Iliac rib muscle
Latin: Iliocostalis muscle
English: iliocostal muscle
Synergists: Muscle latissimus dorsi
Antagonists: Sternocleidomastoideus muscle, longus colli muscle, longus capitis
The iliocostalis muscle (iliac-rib muscle) is a muscle that belongs to the autochthonous back muscles.
It is located above the transverse processes (epaxial) and to the side of the longissimus muscle.
It is located in the lateral tract of the M. erector spinae and there it belongs to the sacrospinal system.
There is a lumbar, chest and neck section:
- Loin part (Iliocostalis lumborum muscle) originates from the iliac and sacrum (Sacrum) and extends to the costal processes (Costal process) of the upper lumbar vertebrae and the 6th – 9th Rib.
- Chest part (Iliocostalis thoracis muscle) arises on the lower ribs and ends on the upper ribs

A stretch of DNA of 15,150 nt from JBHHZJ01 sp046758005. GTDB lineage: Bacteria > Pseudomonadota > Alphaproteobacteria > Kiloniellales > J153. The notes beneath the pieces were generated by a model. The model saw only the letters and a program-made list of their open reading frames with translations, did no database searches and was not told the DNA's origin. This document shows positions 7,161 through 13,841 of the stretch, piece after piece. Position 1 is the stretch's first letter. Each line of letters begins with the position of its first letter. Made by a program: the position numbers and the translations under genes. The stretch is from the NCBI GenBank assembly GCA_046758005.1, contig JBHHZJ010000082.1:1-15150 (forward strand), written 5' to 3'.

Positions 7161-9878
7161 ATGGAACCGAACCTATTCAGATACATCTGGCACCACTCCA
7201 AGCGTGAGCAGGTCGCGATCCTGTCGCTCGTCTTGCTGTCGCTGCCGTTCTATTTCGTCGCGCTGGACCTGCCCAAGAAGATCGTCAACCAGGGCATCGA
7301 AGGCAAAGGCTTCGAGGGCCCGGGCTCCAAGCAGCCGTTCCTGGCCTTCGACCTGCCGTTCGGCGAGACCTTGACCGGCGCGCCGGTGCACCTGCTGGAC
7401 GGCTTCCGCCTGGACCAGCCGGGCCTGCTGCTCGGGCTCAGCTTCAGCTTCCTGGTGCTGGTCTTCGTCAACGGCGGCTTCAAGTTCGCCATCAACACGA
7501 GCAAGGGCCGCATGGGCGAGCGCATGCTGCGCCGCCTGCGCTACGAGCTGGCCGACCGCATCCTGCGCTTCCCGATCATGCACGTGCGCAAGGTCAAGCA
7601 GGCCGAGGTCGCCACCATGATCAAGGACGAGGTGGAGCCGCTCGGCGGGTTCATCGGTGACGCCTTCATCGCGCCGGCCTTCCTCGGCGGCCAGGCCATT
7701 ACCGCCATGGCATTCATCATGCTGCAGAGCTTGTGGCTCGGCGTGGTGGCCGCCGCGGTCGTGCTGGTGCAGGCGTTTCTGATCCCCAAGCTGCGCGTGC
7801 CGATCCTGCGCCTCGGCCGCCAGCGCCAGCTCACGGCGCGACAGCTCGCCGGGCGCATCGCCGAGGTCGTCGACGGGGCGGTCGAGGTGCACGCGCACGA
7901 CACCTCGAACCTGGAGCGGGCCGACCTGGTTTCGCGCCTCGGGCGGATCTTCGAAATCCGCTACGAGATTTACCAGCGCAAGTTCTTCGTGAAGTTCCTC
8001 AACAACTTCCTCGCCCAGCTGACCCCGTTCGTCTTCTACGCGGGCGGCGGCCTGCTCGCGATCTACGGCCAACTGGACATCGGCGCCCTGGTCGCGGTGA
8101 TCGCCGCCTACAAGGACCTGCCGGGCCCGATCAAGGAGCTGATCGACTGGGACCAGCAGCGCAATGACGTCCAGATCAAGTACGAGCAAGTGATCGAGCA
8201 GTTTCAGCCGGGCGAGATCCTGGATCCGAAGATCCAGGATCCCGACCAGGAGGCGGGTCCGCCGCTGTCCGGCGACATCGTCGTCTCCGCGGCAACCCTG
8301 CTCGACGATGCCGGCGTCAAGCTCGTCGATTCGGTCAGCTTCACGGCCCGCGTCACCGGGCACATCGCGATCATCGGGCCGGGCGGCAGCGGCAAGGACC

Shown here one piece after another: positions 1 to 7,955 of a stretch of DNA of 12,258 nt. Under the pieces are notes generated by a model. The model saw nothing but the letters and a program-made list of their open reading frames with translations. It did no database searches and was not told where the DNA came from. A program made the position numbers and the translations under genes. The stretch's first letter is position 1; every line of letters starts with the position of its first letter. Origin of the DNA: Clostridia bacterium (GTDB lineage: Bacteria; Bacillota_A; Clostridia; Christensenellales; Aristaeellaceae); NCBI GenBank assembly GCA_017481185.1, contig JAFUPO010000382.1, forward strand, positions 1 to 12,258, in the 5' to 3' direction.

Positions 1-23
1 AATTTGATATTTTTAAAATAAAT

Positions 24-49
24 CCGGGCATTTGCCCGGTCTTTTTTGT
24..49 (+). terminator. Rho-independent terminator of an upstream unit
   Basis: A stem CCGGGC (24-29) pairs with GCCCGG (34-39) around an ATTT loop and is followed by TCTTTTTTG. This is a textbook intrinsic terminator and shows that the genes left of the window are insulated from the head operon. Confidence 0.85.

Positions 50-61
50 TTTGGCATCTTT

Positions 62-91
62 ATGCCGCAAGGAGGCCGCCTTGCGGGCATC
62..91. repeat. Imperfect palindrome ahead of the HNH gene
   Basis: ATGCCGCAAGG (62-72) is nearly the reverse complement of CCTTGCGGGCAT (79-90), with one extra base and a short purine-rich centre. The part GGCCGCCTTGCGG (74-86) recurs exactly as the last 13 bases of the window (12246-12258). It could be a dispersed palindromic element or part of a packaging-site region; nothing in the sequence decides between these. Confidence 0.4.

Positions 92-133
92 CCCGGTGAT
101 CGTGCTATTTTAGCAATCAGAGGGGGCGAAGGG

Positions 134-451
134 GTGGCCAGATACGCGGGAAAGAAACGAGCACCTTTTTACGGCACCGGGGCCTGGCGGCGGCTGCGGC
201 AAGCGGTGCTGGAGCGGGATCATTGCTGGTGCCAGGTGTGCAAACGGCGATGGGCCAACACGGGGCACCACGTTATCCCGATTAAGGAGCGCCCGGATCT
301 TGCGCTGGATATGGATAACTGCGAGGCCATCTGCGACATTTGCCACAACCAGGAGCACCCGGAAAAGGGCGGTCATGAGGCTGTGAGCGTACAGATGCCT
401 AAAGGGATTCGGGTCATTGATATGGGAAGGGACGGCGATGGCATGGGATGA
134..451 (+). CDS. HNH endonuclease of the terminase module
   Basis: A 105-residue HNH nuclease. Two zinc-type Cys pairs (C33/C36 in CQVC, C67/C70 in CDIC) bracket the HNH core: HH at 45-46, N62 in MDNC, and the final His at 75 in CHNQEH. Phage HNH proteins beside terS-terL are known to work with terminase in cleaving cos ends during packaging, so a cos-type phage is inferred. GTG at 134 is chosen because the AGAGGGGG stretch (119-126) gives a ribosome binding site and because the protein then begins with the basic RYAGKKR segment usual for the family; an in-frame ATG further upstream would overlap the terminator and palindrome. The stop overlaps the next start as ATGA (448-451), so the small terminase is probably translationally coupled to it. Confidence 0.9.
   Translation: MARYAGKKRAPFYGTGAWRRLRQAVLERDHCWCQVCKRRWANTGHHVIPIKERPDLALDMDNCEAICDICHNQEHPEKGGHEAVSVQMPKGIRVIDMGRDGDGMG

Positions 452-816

- Neck part (Iliocostalis cervicis muscle) originates from the 6. – 3. Rib and attaches to the transverse processes of the 6th – 4th Cervical vertebra, in domestic animals only on the 7th cervical vertebra.
Approach: Ribs and cervical vertebrae
Origin: Iliac and sacrum
Innervation: Spinal nerves (rami dorsales)
The iliocostalis muscle serves like the rest epaxial muscles, as a stabilizer of the spine. It also erects the spine, which is why it is also known as the "erector spinae muscle" ("erector of the spine") together with the epaxial muscles.
With unilateral contraction of the paired muscle, the spine is bent to one side.